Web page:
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vesture

[ves-cher] /ˈvɛs tʃər/
noun
1.
Law.
  1. everything growing on and covering the land, with the exception of trees.
  2. any such covering, as grass or wheat.
2.
Archaic.
  1. clothing; garments.
  2. something that covers like a garment; covering.
verb (used with object), vestured, vesturing.
3.
Archaic. to clothe or cover.
Origin
1300-1350
1300-50; Middle English < Anglo-French; Old French vesteure < Vulgar Latin *vestītūra, equivalent to Latin vestīt(us), past participle of vestīre (see vest) + -ūra -ure
Related forms
vestural, adjective
nonvesture, noun
Dictionary.com Unabridged
Based on the Random House Dictionary, © Random House, Inc. 2014.
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Examples from the web for vesture
  • The company manufactures and sells liturgical vesture for clergy and churches.
  • They parted my garments among them, and upon my vesture did they cast lots.
  • They parted my raiment among them, and for my vesture they did cast lots.
  • Nature here offers herself to his contemplation clothed in the splendid vesture of tropical vegetation.
  • She never once recognized anything n resembling either the color or the nature o id the mysterious vesture.
  • If you look at it, a lot of the ways that this is done hasn't changed since the time of the vesture.
  • He played long, losing himself, finding a melodious vesture for his half-formed dream.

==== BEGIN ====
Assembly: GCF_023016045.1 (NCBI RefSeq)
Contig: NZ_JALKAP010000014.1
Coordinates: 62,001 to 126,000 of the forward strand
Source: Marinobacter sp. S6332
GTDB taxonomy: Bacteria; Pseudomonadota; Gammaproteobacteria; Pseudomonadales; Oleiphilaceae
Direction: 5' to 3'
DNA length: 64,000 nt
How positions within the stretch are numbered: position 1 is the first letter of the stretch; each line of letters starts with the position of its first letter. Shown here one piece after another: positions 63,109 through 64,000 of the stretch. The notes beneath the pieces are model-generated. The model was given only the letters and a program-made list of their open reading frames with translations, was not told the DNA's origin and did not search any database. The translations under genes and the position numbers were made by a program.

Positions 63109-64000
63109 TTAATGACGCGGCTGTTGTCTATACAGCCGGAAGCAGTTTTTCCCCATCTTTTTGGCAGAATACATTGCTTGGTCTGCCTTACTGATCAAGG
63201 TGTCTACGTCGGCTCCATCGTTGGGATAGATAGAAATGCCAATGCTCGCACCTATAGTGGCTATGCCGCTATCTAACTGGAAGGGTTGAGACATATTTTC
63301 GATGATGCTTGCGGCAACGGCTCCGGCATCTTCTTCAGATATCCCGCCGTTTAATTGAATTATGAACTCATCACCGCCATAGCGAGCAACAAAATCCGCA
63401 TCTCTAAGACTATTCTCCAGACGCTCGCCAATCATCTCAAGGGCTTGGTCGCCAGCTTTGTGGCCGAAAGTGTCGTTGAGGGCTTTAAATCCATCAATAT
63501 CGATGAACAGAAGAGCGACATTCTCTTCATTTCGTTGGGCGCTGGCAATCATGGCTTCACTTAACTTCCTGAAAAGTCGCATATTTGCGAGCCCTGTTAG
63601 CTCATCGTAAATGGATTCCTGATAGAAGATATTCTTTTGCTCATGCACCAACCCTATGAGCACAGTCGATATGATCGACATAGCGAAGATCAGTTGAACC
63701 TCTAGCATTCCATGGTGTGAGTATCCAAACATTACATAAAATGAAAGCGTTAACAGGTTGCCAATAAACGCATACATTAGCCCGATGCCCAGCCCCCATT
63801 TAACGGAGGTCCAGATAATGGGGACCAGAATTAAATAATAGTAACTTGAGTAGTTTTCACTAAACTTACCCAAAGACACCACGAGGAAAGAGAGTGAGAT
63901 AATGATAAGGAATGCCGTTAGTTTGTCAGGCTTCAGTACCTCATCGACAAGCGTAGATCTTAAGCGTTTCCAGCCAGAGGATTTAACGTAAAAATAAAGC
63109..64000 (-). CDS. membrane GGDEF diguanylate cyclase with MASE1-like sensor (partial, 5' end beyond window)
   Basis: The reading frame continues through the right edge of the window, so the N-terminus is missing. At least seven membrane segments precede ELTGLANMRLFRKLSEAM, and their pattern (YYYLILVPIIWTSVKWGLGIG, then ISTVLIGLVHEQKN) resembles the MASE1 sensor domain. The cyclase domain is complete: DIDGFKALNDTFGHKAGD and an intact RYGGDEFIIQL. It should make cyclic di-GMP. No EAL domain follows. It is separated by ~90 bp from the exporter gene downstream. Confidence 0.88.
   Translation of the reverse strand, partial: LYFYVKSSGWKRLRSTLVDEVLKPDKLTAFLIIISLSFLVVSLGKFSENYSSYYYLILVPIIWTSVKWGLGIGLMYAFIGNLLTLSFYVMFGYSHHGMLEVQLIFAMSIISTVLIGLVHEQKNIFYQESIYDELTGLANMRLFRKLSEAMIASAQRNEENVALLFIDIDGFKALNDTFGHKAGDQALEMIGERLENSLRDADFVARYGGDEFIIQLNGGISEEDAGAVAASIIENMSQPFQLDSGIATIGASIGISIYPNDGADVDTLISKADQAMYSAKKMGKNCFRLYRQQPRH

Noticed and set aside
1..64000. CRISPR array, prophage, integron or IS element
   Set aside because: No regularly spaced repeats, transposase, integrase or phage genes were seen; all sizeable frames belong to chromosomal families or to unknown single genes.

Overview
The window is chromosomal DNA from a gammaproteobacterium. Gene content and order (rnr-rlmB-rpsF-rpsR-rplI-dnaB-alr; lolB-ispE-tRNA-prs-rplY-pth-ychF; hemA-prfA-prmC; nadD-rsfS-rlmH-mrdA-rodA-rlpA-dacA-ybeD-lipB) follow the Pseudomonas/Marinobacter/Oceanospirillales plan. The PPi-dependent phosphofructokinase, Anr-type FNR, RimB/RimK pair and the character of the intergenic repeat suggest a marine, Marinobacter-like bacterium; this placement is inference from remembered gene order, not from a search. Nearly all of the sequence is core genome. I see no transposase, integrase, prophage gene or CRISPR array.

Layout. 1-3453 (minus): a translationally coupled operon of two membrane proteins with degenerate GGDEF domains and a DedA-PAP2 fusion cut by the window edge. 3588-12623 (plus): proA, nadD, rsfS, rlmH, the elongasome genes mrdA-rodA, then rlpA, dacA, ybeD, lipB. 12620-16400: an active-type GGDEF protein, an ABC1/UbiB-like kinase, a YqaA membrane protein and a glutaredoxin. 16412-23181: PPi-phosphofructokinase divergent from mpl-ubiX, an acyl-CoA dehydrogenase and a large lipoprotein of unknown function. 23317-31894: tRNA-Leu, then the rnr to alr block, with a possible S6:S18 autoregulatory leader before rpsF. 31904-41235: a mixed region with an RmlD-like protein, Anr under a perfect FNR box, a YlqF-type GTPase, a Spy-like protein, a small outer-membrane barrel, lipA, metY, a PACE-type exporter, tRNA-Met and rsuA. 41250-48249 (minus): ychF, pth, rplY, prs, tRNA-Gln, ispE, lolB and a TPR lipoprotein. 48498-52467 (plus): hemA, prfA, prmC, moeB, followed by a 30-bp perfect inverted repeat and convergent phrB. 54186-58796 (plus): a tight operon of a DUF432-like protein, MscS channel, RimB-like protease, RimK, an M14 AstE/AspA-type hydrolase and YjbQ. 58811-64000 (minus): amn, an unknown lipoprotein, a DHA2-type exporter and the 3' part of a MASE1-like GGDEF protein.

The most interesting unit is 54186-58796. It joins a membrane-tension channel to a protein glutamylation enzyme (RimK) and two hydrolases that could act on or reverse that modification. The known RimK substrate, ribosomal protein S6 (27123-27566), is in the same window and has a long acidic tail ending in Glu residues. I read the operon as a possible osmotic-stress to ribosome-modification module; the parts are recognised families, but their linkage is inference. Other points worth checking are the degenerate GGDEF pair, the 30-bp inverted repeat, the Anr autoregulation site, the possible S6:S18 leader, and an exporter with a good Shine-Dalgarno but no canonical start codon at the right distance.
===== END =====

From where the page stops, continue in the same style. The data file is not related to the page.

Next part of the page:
British Dictionary definitions for vesture

vesture

/ˈvɛstʃə/
noun
1.
(archaic) a garment or something that seems like a garment: a vesture of cloud
2.
(law)
  1. everything except trees that grows on the land
  2. a product of the land, such as grass, wheat, etc
verb
3.
(transitive) (archaic) to clothe
Derived Forms
vestural, adjective
Word Origin
C14: from Old French, from vestir, from Latin vestīre, from vestis clothing
Collins English Dictionary - Complete & Unabridged 2012 Digital Edition
© William Collins Sons & Co. Ltd. 1979, 1986 © HarperCollins
Publishers 1998, 2000, 2003, 2005, 2006, 2007, 2009, 2012
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Word Origin and History for vesture
n.

c.1300, from Anglo-French and Old French vesture, from Vulgar Latin *vestitura "vestments, clothing," from Latin vestivus, past participle of vestire "to clothe" (see wear).

Online Etymology Dictionary, © 2010 Douglas Harper
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